Tell us what you think in the comments, and head over to our Facebook or Twitter at @weise_ideas.  Be sure to visit us at at WeiseIdeas.com

06
Aug
13

When Healthcare Communication is Tricky: The Business of Physicians and Email

ImageEmail has been a routine communication channel for so long that the majority of us use it on a daily basis without question. Healthcare professionals are among the last of service providers to not utilize email as a form of communication with the people they serve. But in the healthcare field, emailing practices between physicians and patients is a controversial discussion.

It can be argued that utilizing electronic communication is vital in developing relationships between a doctor and his/her patient, while allowing for open communication. Others worry about legalities that may arise with the lack of privacy that often accompanies online emailing.

Those in support of physicians emailing with patients state that it is beneficial when scheduling appointments, eliminating the frustration of phone tag. Using email improves efficiency and allows doctors to make themselves readily available to patients when a visit isn’t necessary, but medical advice or discussions is required.

ImageOpponents dispute the positives of emailing in the healthcare field, stating that emailing has the potential to cause an array of legal issues. Privacy of emails and the possibility of hackers is a major concern among many. Some also insist that electronic communication between doctors and patients is no way to practice medicine. While emailing back and forth, a doctor misses out on necessary body language, facial expressions, tone of voice, etc. that is typically witnessed during an in-person doctor’s consultation; appropriate and accurate care can suffer as a result.

Because an array of legal problems can arise, only engaging in email communication on an extremely limited basis could be a compromise. Sticking purely to scheduling appointments or sending test results, while making sure not to reveal any confidential medical information.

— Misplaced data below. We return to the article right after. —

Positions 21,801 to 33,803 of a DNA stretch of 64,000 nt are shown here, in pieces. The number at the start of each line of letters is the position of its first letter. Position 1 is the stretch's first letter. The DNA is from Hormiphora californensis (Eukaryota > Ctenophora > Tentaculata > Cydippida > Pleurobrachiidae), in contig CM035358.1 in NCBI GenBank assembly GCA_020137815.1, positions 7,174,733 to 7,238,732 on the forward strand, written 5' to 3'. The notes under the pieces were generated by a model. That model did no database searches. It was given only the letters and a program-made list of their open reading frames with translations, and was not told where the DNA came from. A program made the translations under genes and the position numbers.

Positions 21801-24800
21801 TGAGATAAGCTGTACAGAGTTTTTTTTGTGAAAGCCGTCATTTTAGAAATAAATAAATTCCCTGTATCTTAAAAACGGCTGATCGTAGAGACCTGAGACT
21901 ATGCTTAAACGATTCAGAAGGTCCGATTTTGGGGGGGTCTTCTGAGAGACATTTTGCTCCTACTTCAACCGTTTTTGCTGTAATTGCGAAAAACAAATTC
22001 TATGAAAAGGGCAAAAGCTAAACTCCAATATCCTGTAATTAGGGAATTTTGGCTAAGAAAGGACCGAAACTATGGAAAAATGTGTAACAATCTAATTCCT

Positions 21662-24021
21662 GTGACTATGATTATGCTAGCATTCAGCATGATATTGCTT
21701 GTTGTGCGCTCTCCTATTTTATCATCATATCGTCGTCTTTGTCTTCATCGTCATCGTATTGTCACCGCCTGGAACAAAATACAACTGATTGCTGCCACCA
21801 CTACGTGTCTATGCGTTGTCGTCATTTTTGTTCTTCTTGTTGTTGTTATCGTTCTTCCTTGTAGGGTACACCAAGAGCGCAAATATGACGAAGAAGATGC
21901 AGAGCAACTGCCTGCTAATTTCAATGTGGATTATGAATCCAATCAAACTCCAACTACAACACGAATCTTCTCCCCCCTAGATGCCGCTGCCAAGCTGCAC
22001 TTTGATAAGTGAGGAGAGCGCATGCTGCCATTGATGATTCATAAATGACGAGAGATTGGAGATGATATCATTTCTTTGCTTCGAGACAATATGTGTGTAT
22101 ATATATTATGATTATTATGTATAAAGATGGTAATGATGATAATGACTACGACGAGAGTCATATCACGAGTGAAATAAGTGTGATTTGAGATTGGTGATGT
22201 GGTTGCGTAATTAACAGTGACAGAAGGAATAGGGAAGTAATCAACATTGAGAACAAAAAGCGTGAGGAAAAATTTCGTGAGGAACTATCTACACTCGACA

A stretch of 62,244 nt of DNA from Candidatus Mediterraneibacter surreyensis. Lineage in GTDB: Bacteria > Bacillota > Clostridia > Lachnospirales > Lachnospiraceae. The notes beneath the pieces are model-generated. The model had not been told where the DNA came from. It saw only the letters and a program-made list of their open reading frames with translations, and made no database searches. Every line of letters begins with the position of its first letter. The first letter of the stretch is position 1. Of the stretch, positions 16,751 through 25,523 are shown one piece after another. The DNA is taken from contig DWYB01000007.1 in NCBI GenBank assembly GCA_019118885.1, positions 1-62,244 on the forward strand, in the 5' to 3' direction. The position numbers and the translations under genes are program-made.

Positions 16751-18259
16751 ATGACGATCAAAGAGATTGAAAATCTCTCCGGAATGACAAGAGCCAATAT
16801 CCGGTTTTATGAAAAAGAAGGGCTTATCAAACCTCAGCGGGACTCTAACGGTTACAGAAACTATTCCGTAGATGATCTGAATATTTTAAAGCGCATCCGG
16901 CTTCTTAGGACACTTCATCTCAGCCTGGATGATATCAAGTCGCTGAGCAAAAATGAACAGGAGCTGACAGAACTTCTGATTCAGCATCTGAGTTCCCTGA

Email seems to be an inevitable part of doing business. Do you think that healthcare should adapt to the extreme popularity of electronic communication to build bonding relationships between doctors and patients or continue to communicate traditionally, avoiding security and legal issues?

Tell us your thoughts in a comment below, and on our Facebook or Twitter.

06
Feb
13

“2013 Health Care Advertising: Looking for Answers”

Here is a preview of my featured article,”2013 Health Care Advertising: Looking for Answers, seen in the February issue of The Review.

To read the entire article, click here.

With the future of health care evolving, consumer behavior and attitudes must be examined. Weise Communications Co-founder and President Tracy Weise offers her top five suggestions for health care advertising and consumer engagement for 2013.

1.            Create Medical Communities through Social Media

Hospitals and health care systems can optimize outreach to educate consumers by moving beyond corporate websites and creating a strong social media presence via social media sites, blogs, referrals and webinars.

2.             Increase Engagement with Mobile Media

As more consumers utilize their smart phones and tablets for Web browsing, medical apps will allow consumers to order medication, set appointments, learn about health initiatives and obtain the contact information of health care institutions.

3.            Take a Broad Approach to Community Wellness

Online and offline advertising communication messages featuring, “well care” not just “sick care” will motivate consumers to take control of their own health in order to decrease hospital readmissions.

4.            Be Keenly Aware of the Competition

In order to prevent patients from traveling far and wide seeking optimal doctors and ideal medical costs, health care advertising can lesson competition for the health care consumer by creating specific and consistent messages to target audiences.

5.            Show Sensitivity for Consumer Anxiety Through Proactive, Targeted Communications

Health care institutions can ease consumer fears of the changing health marketplace by emphasizing positive messages about health care changes, providing dedication to community health, and advocating for the most profitable health care institutional services.

 

19
Dec
12

Healthcare Marketing Predictions for 2013

X_Ray_Heart_by_mmattes_GreenBlack1With the major healthcare reform provisions slated to take effect in 2014, less than 13 months away, Weise Communications believes 2013 will be a year of preparing for those changes to occur. As we have spent the last year with physicians, medical practitioners, highly publicized medical facilities and budding health and wellness entrepreneurs, we have compiled our list of healthcare marketing predictions for 2013.

Physicians and medical professionals will embrace technology to enhance the patient experience. We foresee software as a service (SaaS) combining with platform as a service (PaaS) to provide cloud-based solutions that will enhance EMR and patient communications.

Consumers are abandoning PC/desktop computers, the entire medical community will need to adapt to tablets and mobile. 2013 will be the year that the luxury of a mobile optimized website will no longer be optional.